Margo’s Chic Corner: The 70s make a comeback

Margo Silliman, Staff Writer

The seventies were a time of uproar in society. The “Take Back the Night” marches of female empowerment resemble what we see now in the Women’s March on Washington. Many people feel they need to speak out for themselves, still answering the call to action for civil rights from the past.

And it’s not just these protests that are coming back–it’s the fashion with it.

“People were looking for anything against the rigid conformity of the sixties,” said history teacher Hilary Mueller, describing why people picked up the style 40 years ago.

Mueller said she was swept up in the wave of hippie culture and peaceful protests by her mom, attending picket lines and peace concerts often. What became clear at these events was how people expressed themselves in what they wore.

With a call for freedom, there were pants and sleeves that flared and flowed, and puffy peasant shirts holding a neckline together by only a bow. These seem to be the most common trends again trending; in shirts, and rompers, and flowing shift dresses. Long sleeves follow a bell shape, once again.

Mueller described how a lot of color was a factor in clothes in the seventies, not just in an effort to stand out but in a new acceptance of other cultures. Now, it’s not possible to find a peasant top without intricate embroidery, and bright colors and floral prints are taking precedence over the grunge trend on its way out.

“Americans forgot the solidarity of peaceful protests,” Mueller said, describing a time after the seventies. But she also believes we’re bringing that solidarity back now, coming to the conclusion that the technology she’d originally thought of as isolating is helping to bring people together.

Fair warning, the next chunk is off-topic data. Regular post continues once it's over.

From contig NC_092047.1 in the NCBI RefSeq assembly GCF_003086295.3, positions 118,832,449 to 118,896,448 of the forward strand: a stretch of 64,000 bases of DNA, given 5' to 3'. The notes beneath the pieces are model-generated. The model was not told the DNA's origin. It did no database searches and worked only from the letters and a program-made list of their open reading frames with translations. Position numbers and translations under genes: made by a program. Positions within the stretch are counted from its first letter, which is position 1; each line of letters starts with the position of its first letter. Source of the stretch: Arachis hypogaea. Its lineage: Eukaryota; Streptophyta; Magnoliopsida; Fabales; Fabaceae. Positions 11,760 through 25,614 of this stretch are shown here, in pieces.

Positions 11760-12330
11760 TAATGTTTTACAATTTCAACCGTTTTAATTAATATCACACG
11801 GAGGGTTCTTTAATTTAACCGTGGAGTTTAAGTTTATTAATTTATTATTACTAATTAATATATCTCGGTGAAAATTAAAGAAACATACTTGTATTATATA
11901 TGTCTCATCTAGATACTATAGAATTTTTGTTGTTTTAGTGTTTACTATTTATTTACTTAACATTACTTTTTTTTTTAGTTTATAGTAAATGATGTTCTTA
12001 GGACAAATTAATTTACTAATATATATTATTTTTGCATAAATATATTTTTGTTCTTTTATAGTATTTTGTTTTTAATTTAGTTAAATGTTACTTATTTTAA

Freshman Alicia Manganiello, a Fashion I student, is a good example of someone embracing the 70s vibe. Dressed in oversized round glasses and pale blue “mom jeans,” she easily could be found in another decade. Her attitude proves it as well, stating how strongly she feels against close-minded people, and for equal rights, whether it’s about women, race, or religion.

Manganiello said she  has wanted to be a hippie since she was little, always relating to the positive vibes, and dreaming of owning a VW bus, like the one in the movie “Cars.” She owns plenty of clothing that throws her back a few decades, but won’t wear all of it to school. With all the movement towards acceptance, she’s still “afraid to be made fun of.”

But it is what she wants to design, and the same desire is shown in many of the fashion students’ artwork: bright colors, flare sleeves.

Birkenstocks are back, too, the trend clear since last year. The current sandal was designed for the first time in the sixties, but it spread with free-spirited hippies throughout the seventies, a common way to be as close to barefoot as possible.

The one major craze that hasn’t returned in full yet, save a few runway appearances and outfits from daring trendsetters, is bellbottom jeans. However, with all the other style-revivals, it’s only a matter of time before the most identifiable trend of the seventies begins to take hold in 2017’s fashion.